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Forcing System.gc()

 
 
Eric Sosman
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      06-08-2007
Matt Humphrey wrote On 06/07/07 21:19,:
> "Philipp Leitner" <(E-Mail Removed)> wrote in message
> news:(E-Mail Removed) ups.com...
> |> I am wondering if I may not be able to improve performance by System.gc()
> in
> | > some "right" places in my code (wherever those might be!). It seems to
> me
> | > though, that the gc facilities in Java are so good, that this is
> something
> | > best left up to the JVM, and NOT mess with putting System.gc() in
> anyplace?
> |
> | Probably. But you can never 'force' the JVM to do garbage collection.
> | System.gc() will only 'suggest' that now may be a good time to do GC
> | (but under certain circumstances, I think it has to do with system
> | load, the JVM might simply ignore the call). Anyway, I think the cost
> | for calling System.gc() is not huge, so perhaps I think it might be
> | worth a try.
> |
> | I for myself remember having used System.gc() exactly once so far - in
> | one project I was running >200 Unit Tests, and every test case was
> | creating an in-memory representation of a WSDL file and compiled XML
> | Schemata using XMLBeans. At some point in the test run the JVM just
> | stopped with OutOfMemory. Putting a System.gc() at the end of every
> | single test case solved the problem just nice.
>
> Can you explain how your request for gc would prevent an OutOfMemory error?
> I thought that OutOfMemory occurs only when gc cannot reclaim any more--it
> is never necessary to request gc to prevent OutOfMemory.


Might a really memory-hungry finalize() cause such
a thing? I imagine that if finalization uses a lot of
memory, running GC early could schedule deceased objects
for finalization while memory is still plentiful, while
postponing GC until memory is scarce might leave too
little for the finalizers' use. (I hasten to add that
I don't say things *would* play out this way, just that
it seems to me that they might -- I'm entirely ready to
be corrected by someone who knows better.)

A memory-hungry finalizer seems an awfully silly
thing to write -- but that doesn't mean nobody writes
them ...

--
http://www.velocityreviews.com/forums/(E-Mail Removed)

 
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Mark Space
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      06-08-2007
Matt Humphrey wrote:

> Can you explain how your request for gc would prevent an OutOfMemory error?
> I thought that OutOfMemory occurs only when gc cannot reclaim any more--it
> is never necessary to request gc to prevent OutOfMemory.



Would it be possible that long running code without garbage collection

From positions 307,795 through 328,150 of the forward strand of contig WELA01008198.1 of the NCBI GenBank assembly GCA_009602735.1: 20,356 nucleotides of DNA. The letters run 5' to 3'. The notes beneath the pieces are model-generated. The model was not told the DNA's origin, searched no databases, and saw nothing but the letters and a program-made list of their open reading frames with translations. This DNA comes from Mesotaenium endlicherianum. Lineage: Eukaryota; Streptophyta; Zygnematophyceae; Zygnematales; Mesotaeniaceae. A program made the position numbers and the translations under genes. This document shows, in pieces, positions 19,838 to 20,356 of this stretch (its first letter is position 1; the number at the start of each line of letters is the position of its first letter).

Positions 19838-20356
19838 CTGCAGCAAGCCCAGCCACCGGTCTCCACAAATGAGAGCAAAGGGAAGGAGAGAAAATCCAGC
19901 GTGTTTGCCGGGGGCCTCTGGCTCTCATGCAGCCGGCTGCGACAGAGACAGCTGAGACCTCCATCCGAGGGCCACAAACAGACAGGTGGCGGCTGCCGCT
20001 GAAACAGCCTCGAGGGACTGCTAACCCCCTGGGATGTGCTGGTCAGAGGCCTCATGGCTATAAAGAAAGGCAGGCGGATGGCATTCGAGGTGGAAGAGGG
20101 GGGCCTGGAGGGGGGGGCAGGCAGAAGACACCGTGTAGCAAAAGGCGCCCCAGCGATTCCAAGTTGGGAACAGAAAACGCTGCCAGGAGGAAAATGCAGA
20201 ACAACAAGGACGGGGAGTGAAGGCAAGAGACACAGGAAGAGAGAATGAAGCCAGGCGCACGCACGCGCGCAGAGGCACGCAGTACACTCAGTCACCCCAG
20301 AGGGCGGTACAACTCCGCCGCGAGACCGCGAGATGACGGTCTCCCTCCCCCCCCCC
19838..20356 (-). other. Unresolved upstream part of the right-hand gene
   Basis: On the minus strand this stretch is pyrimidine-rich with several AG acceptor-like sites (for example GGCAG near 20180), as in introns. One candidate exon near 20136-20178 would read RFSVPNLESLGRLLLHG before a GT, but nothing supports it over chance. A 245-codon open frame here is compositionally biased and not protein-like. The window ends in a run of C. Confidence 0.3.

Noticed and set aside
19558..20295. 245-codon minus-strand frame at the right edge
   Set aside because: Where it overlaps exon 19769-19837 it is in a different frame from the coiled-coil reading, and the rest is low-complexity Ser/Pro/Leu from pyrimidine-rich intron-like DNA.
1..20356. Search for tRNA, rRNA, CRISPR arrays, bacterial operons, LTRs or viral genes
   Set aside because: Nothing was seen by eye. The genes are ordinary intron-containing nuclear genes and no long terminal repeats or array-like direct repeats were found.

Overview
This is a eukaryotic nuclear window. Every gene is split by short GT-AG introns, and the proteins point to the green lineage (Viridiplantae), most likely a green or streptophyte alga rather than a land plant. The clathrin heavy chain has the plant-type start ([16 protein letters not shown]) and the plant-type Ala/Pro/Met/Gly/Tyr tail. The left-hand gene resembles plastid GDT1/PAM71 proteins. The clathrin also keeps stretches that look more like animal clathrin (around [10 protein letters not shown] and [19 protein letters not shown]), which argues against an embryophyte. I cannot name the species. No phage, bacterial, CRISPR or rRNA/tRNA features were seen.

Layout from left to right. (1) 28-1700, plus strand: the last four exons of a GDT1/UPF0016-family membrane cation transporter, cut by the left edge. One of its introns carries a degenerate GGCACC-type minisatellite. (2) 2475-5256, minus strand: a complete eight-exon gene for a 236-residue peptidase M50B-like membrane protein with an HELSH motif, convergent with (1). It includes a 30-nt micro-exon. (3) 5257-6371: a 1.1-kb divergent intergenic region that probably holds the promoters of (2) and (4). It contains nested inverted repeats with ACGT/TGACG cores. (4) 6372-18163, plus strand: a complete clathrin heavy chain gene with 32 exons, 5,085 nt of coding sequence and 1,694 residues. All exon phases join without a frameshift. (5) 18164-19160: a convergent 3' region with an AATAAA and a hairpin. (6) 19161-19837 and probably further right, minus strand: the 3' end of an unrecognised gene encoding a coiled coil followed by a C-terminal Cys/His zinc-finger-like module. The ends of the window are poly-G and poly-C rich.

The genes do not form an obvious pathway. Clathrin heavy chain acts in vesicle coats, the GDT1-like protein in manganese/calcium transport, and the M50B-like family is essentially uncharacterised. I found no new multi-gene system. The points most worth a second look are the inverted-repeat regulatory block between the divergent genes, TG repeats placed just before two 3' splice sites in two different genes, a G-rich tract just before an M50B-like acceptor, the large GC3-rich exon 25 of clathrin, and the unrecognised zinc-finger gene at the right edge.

left the heap so fragmented that the largest available memory block
wouldn't hold some object that needed to be allocated? That's all I can
think of. I don't know enough about JVM and memory allocation to know
if this is even a likely scenario...
 
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Twisted
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      06-08-2007
On Jun 8, 3:33 pm, Mark Space <(E-Mail Removed)> wrote:
> Matt Humphrey wrote:
> > Can you explain how your request for gc would prevent an OutOfMemory error?
> > I thought that OutOfMemory occurs only when gc cannot reclaim any more--it
> > is never necessary to request gc to prevent OutOfMemory.

>
> Would it be possible that long running code without garbage collection
> left the heap so fragmented that the largest available memory block
> wouldn't hold some object that needed to be allocated? That's all I can
> think of. I don't know enough about JVM and memory allocation to know
> if this is even a likely scenario...


Shouldn't be. The thorough GC tried before throwing OOME should
compact all the surviving objects into one or two contiguous blocks
(maybe two with generational GC). Heap fragmentation is for C++
programmers to fret about.

As for a finalizer allocating memory, I'd sort of assumed an absence
of such questionable code. If there is one, though, it could explain a
thing or two. And demonstrate why finalizers are evil, and should only
ever be used to make sure file handles and such are (eventually)
released and never to do anything more complicated than close a stream
here or null out a reference there.

 
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Mark Space
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      06-09-2007
Twisted wrote:

>
> Shouldn't be. The thorough GC tried before throwing OOME should
> compact all the surviving objects into one or two contiguous blocks
> (maybe two with generational GC). Heap fragmentation is for C++
> programmers to fret about.


Useful to know, thanks. ^_^ I suppose then that Java references can't
be pointers at all, because moving objects in the heap would invalidate
those pointers. And going through the code and updating all references
on the fly seems... ugly, to say the least. Maybe references work
something like handles in the old Mac OS? Pointers to pointers, where
the second pointer is the thing that gets updated when objects on the
heap are re-allocated or moved.
 
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Stefan Ram
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      06-09-2007
Mark Space <(E-Mail Removed)> writes:
>I suppose then that Java references can't be pointers at all,
>because moving objects in the heap would invalidate those pointers.


»(...) reference values (...) are pointers«

JLS3, 4.3.1.

http://java.sun.com/docs/books/jls/t...ues.html#4.3.1

 
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Twisted
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      06-09-2007
On Jun 8, 9:39 pm, (E-Mail Removed)-berlin.de (Stefan Ram) wrote: